As regards the lack of a medical report during his service, the NLRC took judicial notice of the “evil practice” of denying sick seafarers “the necessary medical attention during the period of their employment so that their employers could later on disclaim liability for their injury, illness or death on the ground that they did not sustain any injury or suffer any illness during the period in question.”[14]

Finally, the NLRC held that petitioners failed to dispute the legal presumption in Section 32 in relation to Section 20(B)(4) of the POEA Contract characterizing lung cancer as a work-related illness. Thus, the NLRC ordered petitioners to pay respondent the following amounts:[15]
  1. The amount of P47,144.00 representing the cost of seafarer Salazar’s medicines and hospitalization;

  2. The equivalent in Philippine currency at the time of actual payment of US$1,540.00 representing seafarer Salazar’s sickness allowance (US$385 x 4 mos. = US$1,540.00);

  3. The amount of P500,000.00 as moral damages; and

  4. Ten percent (10%) of the total judgment award as and for attorney’s fees.
Noticeably, the NLRC did not award death benefits to respondent. It simply stated that the death of Armando was not compensable, because he did not die during the term of his contract.

Dissatisfied with the grant of illness benefits only, Salazar filed a Motion for Reconsideration[16] in order to claim death benefits. For their part, petitioners filed a Motion for Reconsideration,[17] praying that the LA Decision denying all of respondent’s claims be reinstated. In a minute Resolution,[18] the NLRC denied both motions.

Through a Rule 65 petition, respondent assailed before the CA the denial of death benefits by the LA and the NLRC.[19] On the other hand, petitioners no longer instituted an action for certiorari. At this point therefore, the NLRC’s grant of monetary awards consisting of illness benefits, moral damages, and attorney’s fees are already final and binding on both parties.

In the original action for certiorari, Salazar argued that since the NLRC already found that Armando had contracted a work-related illness, it must also grant her death benefits, notwithstanding that her husband died after his repatriation. Petitioners no longer filed a comment or memorandum to address her argument.[20]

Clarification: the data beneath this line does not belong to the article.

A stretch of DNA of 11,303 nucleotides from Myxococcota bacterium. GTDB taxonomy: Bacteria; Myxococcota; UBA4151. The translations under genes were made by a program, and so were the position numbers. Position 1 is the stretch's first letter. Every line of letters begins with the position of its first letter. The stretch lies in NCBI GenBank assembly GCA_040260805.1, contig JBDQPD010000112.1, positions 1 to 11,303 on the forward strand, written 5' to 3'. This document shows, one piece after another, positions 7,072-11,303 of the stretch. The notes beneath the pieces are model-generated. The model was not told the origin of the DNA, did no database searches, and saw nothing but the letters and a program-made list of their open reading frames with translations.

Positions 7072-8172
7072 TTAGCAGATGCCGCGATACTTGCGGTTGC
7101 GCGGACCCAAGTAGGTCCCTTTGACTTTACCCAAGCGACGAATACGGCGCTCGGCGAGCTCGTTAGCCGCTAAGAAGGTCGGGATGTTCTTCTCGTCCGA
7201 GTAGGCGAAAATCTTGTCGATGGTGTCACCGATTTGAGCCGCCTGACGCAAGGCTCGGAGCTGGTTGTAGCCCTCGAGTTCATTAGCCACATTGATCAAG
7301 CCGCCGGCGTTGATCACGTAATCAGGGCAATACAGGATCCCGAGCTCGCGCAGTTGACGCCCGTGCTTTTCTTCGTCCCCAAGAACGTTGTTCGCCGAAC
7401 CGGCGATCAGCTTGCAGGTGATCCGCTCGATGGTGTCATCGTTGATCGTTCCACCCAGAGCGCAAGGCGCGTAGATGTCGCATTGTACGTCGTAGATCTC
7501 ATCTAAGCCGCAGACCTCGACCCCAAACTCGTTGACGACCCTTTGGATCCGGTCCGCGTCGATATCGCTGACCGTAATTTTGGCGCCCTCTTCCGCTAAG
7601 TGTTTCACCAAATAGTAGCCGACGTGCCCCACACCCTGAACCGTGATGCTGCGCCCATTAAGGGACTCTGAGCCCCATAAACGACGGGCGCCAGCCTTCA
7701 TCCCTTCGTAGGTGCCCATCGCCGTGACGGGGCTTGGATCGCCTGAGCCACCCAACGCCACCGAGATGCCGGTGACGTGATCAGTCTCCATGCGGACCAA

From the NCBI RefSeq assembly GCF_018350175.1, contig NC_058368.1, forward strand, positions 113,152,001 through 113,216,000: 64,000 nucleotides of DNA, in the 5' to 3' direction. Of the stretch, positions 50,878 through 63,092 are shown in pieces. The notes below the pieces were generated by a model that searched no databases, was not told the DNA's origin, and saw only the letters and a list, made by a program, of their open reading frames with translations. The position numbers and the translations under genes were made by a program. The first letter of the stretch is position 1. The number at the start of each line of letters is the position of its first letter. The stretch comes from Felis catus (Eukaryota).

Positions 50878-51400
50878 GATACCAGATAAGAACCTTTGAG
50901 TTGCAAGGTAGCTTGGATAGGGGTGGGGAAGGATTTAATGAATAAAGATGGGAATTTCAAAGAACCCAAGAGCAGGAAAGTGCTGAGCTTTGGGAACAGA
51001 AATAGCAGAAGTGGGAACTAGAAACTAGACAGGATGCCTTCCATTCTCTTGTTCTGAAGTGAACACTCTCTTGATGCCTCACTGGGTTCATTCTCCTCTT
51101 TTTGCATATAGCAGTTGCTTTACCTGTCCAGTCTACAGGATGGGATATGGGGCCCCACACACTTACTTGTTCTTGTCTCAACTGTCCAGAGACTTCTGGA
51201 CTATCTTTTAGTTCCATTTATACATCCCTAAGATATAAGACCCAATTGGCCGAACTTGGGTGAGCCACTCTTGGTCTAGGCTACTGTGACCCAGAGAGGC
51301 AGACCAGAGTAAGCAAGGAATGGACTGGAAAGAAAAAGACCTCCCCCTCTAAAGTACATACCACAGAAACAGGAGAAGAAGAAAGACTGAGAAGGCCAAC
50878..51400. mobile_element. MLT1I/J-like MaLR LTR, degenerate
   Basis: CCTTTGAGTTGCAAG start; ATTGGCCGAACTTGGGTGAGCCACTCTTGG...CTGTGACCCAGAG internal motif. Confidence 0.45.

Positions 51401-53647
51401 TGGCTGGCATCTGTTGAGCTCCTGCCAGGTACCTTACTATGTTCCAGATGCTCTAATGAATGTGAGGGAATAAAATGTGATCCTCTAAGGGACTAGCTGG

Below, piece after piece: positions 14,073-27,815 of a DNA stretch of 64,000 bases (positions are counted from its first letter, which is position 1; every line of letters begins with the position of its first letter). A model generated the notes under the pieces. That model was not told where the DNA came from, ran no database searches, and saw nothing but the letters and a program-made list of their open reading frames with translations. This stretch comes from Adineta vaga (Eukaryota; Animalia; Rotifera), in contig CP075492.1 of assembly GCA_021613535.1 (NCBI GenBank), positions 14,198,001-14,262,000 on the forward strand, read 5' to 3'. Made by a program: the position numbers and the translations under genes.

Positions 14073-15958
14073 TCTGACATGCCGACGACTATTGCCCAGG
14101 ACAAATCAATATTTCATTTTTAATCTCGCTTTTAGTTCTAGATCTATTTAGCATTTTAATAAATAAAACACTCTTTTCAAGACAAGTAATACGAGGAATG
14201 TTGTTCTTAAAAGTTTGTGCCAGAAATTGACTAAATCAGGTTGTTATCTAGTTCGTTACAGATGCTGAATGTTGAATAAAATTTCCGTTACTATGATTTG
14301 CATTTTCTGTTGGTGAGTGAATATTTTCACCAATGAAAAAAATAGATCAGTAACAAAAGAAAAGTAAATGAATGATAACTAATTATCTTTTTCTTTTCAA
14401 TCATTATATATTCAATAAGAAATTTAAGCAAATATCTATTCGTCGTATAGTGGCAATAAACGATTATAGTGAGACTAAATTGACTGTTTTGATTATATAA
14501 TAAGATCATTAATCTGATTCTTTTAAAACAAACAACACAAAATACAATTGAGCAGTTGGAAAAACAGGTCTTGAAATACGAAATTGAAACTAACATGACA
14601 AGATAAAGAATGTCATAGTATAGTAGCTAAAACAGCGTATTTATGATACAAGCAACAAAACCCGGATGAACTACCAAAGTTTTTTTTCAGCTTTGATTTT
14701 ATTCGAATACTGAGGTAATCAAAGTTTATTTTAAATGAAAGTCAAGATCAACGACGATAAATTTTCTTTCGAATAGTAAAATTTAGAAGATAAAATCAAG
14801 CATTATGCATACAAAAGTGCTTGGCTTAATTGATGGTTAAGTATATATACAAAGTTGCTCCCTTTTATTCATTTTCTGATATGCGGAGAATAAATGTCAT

In its assailed Decision, the CA granted respondent’s additional claim for death benefits, thereby reversing the rulings of both the LA and the NLRC. Heavily relying on Wallem Maritime Services, Inc. v. NLRC,[21] the CA pieced together these various circumstances to conclude that the death of Armando resulting from a work-related illness was compensable: (1) he was declared fit to work at the start of his service; (2) he handled the cargo of the ship and was thus exposed to hazardous elements; and (3) he was confined in the ICU two days after his repatriation. After making this inference, the CA no longer gave significance to the fact that he failed to report his health problems while he was at sea, and that he did not go through the mandatory PEME within 72 hours from his repatriation. The CA explained thus:[22]
While it may be true that there was no record to prove that Armando was ill while on board the vessel as there was no report of any illness on his part, nor did he ask for medical attention during the term of his contract, medical history and human experience would show that lung carcinoma does not just develop in one day or much less, deteriorate that fast. The fact that Armando was hospitalized and confined at the ICU two days after he was repatriated, would prove that Armando’s illness was already in its advance [sic] stage. While his death may have occurred after his contract was terminated, it is safe to presume that his illness was work- related or that his work aggravated his illness.

x x x x

Admittedly, Armando did not report to private respondents within the required period of 72 hours upon his arrival. However, for a person who is terminally ill, such as Armando, it is understandable, as he is physically incapacitated to do it. The mere fact that he was confined at the ICU two days after his repatriation bespeaks of his condition. Private respondents cannot deny that they were notified of this fact as petitioner Salazar went to their office on the 7th or 8th day of Armando’s first confinement and asked for her husband’s insurance proceeds and assistance only to be rebuffed. This is more than sufficient notice to private respondents of Armando’s condition. (Underscoring supplied)
Moreover, the CA rejected the contention that Armando died after his service in this wise:[23]
x x x. It would be error to conclude that death benefits are recoverable only when the seafarer’s death occurs during the period of his contract when evidence show that at the time he was repatriated he was already terminally ill but was not given medical attention. From the time he was confined at the ICU he never recovered and was in and out of the hospital several times. He may not have died during the period of his contract, but it is enough that the employment had contributed even in a small degree to the development of the disease and in bringing about his death.
As a result, the CA granted respondent death benefits consisting of the following:[24]
1. US$50,000.00 as death benefits;

2. US$7,000.00 as the minor child’s allowance; and

3. US$1,000.00 as burial expenses.
Petitioners moved for reconsideration, but their motion was denied by the CA.[25] Consequently, they filed the present Rule 45 petition. They strongly refute not only the additional grant of death benefits, but also the award of illness benefits already given by the NLRC.